Army Lieutenant Colonel Warns Officers About Christian Pro-Family ‘Domestic Hate Groups’

Fort Campbell, Kentucky — An Army lieutenant colonel recently issued an email alert to notify his subordinates of certain ‘domestic hate groups,’ which include Christian pro-family organizations.

Reporter Todd Starnes obtained a copy of the email, which was sent by an unnamed official stationed at Fort Campbell in Kentucky. It was received by approximately three dozen soldiers under his command.

“Many events have been taking place across the country – just want to ensure everyone is somewhat educated on some of the groups out there that do not share our Army values,” the email begins. “When we see behaviors that are inconsistent with Army values – don’t just walk by – do the right thing and address the concern before it becomes a problem.”

It then provides a list of various “domestic hate groups,” lumping “anti-gay” and “anti-Muslim” individuals with Ku Klux Klan, Neo-Confederate, Neo-Nazi, racist Skinhead and White Nationalist groups. The email then breaks down each group in a detailed description.

“Opposition to equal rights for gays and lesbians has been a central theme of Christian Right organizing and fundraising for the past three decades, a period that parallels the fundamentalist movement’s rise to political power,” it states. “For Christian Right leaders, the gay rights movement and its so-called ‘homosexual agenda’ are the prime culprits in the destruction of American society and culture.”

“In the words of Focus on the Family founder James Dobson, the battle against gay rights is essentially a ‘second civil war’ to put control of the U.S. government in the right hands, meaning those who reject gay rights,” the email continues. “The religious right in America has employed a variety of strategies in its efforts to beat back the increasingly confident gay rights movement. One of those has been defamation. Many of its leaders have engaged in the crudest type of name-calling, describing LGBT people as ‘perverts’ with ‘filthy habits’ who seek to snatch the children of straight parents and ‘convert’ them to gay sex.”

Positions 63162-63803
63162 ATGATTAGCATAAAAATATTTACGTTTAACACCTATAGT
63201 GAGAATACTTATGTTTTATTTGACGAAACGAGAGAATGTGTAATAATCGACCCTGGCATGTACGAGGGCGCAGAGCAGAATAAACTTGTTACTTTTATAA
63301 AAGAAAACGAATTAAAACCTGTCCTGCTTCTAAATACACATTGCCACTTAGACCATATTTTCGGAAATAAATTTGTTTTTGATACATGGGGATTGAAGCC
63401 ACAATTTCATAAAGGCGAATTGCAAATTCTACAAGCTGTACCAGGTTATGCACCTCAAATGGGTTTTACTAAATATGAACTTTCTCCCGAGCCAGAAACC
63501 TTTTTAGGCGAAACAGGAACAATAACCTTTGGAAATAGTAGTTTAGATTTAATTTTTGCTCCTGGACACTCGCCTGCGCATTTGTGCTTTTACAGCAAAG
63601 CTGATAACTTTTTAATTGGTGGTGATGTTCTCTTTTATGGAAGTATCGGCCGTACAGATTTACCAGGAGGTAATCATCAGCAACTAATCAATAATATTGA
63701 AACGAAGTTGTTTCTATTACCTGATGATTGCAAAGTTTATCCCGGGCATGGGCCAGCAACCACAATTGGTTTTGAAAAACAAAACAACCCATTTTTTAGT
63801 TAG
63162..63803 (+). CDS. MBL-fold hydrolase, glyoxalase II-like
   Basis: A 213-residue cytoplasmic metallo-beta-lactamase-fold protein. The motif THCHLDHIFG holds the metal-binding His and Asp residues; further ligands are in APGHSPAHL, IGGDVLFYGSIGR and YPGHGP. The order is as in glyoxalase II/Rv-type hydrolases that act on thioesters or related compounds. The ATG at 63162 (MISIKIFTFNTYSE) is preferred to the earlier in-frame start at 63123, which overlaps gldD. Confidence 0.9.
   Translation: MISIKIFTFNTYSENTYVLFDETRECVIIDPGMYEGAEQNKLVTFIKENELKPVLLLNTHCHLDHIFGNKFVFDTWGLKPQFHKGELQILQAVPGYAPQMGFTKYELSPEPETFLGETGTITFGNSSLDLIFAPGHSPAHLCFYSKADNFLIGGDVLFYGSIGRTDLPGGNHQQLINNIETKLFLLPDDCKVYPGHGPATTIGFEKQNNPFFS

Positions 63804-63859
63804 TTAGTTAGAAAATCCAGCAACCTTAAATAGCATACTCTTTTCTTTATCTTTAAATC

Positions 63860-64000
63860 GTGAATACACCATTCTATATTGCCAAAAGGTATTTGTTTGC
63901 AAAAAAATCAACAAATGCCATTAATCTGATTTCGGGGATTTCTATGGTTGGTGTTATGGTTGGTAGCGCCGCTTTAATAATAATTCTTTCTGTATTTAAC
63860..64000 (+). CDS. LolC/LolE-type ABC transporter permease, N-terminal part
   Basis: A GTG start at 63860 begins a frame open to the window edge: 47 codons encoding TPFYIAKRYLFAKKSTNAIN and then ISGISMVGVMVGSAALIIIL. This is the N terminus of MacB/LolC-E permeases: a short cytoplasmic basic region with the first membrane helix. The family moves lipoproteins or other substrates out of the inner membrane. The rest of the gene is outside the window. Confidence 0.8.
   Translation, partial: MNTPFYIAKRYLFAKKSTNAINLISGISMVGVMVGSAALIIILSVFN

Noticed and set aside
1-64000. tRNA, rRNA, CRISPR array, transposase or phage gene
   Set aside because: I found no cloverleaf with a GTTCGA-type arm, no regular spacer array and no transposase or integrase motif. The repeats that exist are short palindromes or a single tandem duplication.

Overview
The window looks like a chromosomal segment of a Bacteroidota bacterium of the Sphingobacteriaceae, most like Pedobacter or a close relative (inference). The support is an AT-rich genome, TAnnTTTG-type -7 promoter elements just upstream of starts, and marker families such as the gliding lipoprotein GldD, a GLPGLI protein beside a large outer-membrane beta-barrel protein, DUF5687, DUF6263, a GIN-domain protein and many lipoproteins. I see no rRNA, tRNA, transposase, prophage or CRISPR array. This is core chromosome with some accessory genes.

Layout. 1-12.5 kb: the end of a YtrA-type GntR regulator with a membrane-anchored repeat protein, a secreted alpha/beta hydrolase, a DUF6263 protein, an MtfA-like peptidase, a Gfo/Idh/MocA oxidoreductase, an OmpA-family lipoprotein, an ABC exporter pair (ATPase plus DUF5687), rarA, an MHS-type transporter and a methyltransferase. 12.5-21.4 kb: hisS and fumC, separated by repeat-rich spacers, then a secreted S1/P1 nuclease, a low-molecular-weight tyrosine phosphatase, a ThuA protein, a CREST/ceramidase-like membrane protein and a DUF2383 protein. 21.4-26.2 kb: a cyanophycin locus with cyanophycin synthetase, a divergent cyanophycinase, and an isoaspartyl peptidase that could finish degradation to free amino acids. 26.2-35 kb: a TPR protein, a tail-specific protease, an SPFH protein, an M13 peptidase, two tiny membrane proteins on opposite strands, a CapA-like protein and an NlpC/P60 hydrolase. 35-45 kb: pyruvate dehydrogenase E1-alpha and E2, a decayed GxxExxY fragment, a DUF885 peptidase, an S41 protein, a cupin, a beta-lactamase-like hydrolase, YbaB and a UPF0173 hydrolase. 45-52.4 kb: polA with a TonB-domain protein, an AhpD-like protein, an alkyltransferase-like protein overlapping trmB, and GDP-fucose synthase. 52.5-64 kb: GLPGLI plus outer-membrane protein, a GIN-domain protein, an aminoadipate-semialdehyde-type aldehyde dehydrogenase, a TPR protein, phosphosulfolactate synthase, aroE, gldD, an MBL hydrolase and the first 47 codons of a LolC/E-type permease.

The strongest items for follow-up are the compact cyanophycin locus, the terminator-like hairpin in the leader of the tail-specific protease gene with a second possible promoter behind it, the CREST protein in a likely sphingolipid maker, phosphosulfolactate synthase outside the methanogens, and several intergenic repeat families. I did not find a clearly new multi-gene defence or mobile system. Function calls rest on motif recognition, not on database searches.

It then lists Tony Perkins’ Family Research Council and Don Wildmon’s American Family Association as “anti-gay hate groups,” next to Westboro Baptist ‘Church.’

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The email also targets organizations that it considers to be “anti-Muslim hate groups” following the September 11th attack on the World Trade Center and the Pentagon.

“All anti-Muslim hate groups exhibit extreme hostility toward Muslims,” it outlines. “The organizations portray those who worship Islam as fundamentally alien and attribute to its followers an inherent set of negative traits. Muslims are depicted as irrational, intolerant and violent, and their faith is frequently depicted as sanctioning pedophilia, marital rape and child marriage.”

“Anti-Muslim hate groups allege that Muslims are trying to subvert the rule of law by imposing on Americans their own Islamic legal system, Shariah law,” the correspondence continues. “Anti-Muslim hate groups also broadly defame Islam, which they tend to treat as a monolithic and evil religion. These groups generally hold that Islam has no values in common with other cultures, is inferior to the West and is a violent political ideology rather than a religion.”

Among the plethora of organizations listed as being “anti-Muslim hate groups” include Christian Guardians, Concerned American Citizens, 9/11 Christian Center at Ground Zero and Christian Action Network.

Tony Perkins of Family Research Council said that he was shocked by the email alert to Army officials.

“It’s very disturbing to see where the Obama administration is taking the military and using it as a laboratory for social experimentation — and also as an instrument to fundamentally change the culture,” he stated. “The message is very clear: If you are a Christian who believes in the Bible, who believes in transcendent truth, there is no place for you in the military.”

However, Army spokesperson George Wright asserted that the military is not out to attack or undermine Christians.

“The notion that the Army is taking an anti-religion or anti-Christian stance is contrary to any of our policies, doctrines and regulations,” he said. “Any belief that the Army is out to label religious groups in a negative manner is without warrant.”

An investigation is now reportedly underway to find the individual responsible for sending the email and the motive behind it.

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  • bob

    It would be interesting to see what the persuasion of the colonel is.
    I don’t think legally he can spread this bias without official sanction, especially if it is construed as official.